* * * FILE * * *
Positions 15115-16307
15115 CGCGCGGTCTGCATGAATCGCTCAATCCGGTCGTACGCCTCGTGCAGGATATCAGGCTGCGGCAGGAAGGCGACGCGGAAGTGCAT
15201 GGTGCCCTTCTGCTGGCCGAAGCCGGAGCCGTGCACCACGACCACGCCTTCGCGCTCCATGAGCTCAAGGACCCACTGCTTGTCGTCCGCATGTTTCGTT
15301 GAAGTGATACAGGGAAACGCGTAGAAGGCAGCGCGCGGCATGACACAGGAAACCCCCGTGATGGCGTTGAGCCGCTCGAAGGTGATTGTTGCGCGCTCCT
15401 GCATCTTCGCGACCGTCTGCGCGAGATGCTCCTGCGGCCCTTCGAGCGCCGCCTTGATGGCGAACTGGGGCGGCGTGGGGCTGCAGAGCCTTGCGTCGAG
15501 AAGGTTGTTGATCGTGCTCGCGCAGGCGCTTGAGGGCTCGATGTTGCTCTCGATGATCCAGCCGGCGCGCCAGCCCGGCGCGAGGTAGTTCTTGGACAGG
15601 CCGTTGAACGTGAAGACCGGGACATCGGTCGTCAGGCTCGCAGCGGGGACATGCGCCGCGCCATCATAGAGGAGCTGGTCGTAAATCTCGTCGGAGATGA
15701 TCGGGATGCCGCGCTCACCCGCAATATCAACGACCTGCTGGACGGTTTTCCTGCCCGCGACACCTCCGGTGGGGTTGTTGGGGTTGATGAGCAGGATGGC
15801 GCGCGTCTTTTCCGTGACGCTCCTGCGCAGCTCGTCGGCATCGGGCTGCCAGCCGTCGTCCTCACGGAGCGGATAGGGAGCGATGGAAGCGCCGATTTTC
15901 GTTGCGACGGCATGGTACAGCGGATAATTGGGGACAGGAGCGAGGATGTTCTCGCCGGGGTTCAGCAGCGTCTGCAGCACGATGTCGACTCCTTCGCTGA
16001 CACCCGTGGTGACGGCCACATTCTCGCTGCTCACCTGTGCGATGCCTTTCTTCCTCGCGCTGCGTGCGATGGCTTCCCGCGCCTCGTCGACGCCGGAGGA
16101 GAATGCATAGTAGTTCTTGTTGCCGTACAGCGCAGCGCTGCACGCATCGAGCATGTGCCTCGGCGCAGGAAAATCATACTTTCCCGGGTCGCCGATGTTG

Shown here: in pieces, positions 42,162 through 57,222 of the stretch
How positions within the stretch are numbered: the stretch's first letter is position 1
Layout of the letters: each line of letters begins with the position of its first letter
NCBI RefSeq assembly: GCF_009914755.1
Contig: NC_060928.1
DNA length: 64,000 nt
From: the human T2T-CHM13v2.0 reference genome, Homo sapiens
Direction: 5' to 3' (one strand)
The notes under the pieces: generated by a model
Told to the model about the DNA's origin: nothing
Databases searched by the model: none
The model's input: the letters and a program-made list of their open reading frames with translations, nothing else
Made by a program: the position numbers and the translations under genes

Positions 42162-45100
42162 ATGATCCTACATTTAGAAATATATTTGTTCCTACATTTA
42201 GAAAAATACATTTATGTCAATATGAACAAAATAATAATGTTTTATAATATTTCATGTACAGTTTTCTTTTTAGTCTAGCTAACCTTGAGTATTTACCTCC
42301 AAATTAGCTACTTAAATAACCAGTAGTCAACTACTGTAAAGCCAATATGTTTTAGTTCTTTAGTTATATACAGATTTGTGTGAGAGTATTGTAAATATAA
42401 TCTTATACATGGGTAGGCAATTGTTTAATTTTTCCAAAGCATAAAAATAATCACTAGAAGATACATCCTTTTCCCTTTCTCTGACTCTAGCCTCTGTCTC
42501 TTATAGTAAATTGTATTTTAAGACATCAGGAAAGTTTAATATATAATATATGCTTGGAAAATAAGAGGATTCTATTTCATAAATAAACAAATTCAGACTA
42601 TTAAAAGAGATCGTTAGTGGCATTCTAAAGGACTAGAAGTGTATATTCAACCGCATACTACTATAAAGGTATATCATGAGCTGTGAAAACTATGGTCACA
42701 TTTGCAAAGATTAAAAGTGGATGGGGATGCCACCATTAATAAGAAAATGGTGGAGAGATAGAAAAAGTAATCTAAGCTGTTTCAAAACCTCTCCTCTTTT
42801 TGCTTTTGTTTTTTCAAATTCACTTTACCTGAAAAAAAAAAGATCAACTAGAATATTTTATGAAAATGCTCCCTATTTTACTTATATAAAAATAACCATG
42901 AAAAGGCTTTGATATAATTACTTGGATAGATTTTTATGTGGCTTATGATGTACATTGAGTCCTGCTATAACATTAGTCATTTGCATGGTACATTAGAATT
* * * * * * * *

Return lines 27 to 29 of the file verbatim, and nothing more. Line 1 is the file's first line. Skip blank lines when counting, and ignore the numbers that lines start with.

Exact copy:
42162 ATGATCCTACATTTAGAAATATATTTGTTCCTACATTTA
42201 GAAAAATACATTTATGTCAATATGAACAAAATAATAATGTTTTATAATATTTCATGTACAGTTTTCTTTTTAGTCTAGCTAACCTTGAGTATTTACCTCC
42301 AAATTAGCTACTTAAATAACCAGTAGTCAACTACTGTAAAGCCAATATGTTTTAGTTCTTTAGTTATATACAGATTTGTGTGAGAGTATTGTAAATATAA